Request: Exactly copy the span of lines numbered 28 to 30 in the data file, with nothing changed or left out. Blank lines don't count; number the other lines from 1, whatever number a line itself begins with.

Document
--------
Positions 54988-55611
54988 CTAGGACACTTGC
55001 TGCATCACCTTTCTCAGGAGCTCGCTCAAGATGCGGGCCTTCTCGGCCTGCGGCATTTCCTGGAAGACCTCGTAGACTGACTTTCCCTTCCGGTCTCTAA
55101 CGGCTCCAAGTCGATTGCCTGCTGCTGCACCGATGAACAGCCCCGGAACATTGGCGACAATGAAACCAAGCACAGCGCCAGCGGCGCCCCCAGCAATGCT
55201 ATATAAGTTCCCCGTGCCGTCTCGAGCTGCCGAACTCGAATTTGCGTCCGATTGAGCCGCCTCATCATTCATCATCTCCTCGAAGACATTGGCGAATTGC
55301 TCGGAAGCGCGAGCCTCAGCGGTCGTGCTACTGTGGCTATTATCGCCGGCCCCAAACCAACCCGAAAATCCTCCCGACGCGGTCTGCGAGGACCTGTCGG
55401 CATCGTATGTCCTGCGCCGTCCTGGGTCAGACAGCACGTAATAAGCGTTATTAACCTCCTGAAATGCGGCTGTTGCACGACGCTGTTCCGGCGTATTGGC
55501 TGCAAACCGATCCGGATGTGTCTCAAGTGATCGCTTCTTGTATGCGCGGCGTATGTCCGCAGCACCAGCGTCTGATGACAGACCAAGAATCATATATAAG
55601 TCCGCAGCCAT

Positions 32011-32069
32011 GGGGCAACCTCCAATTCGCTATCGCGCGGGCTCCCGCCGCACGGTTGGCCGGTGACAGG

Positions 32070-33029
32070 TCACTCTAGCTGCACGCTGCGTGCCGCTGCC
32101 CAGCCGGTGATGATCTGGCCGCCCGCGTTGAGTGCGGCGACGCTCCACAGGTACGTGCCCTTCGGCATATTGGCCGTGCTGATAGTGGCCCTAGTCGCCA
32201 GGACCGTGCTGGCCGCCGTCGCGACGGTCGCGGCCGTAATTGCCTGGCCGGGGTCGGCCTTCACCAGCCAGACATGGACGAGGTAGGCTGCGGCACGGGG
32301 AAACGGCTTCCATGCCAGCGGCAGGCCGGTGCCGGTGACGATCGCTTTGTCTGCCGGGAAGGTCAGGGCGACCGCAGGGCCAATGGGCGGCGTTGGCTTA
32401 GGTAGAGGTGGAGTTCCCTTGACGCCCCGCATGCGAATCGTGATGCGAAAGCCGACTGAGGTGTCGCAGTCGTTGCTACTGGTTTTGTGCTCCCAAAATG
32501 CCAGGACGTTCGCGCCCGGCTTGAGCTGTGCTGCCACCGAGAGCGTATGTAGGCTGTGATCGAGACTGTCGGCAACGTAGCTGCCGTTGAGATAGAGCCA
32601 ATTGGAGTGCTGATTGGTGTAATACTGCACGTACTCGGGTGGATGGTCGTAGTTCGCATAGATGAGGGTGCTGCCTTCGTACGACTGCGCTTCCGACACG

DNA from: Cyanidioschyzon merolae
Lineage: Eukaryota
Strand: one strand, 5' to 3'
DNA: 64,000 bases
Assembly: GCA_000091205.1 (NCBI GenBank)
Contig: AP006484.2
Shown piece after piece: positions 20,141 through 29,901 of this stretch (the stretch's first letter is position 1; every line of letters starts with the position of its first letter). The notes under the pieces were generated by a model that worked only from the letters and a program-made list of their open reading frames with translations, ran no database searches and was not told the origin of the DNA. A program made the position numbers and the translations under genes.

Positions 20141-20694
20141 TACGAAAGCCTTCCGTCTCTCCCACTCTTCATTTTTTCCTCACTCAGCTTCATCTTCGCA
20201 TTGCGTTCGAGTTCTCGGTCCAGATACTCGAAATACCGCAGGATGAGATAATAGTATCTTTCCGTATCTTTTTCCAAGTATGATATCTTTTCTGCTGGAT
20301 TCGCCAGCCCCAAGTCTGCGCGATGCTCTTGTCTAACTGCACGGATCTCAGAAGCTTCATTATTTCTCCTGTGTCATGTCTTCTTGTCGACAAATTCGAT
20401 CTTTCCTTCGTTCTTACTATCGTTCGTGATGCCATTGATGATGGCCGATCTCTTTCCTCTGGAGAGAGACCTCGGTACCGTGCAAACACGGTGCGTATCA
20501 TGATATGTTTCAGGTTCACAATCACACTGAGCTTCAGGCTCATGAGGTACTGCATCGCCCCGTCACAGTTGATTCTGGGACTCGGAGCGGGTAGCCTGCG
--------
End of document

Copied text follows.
20141 TACGAAAGCCTTCCGTCTCTCCCACTCTTCATTTTTTCCTCACTCAGCTTCATCTTCGCA
20201 TTGCGTTCGAGTTCTCGGTCCAGATACTCGAAATACCGCAGGATGAGATAATAGTATCTTTCCGTATCTTTTTCCAAGTATGATATCTTTTCTGCTGGAT
20301 TCGCCAGCCCCAAGTCTGCGCGATGCTCTTGTCTAACTGCACGGATCTCAGAAGCTTCATTATTTCTCCTGTGTCATGTCTTCTTGTCGACAAATTCGAT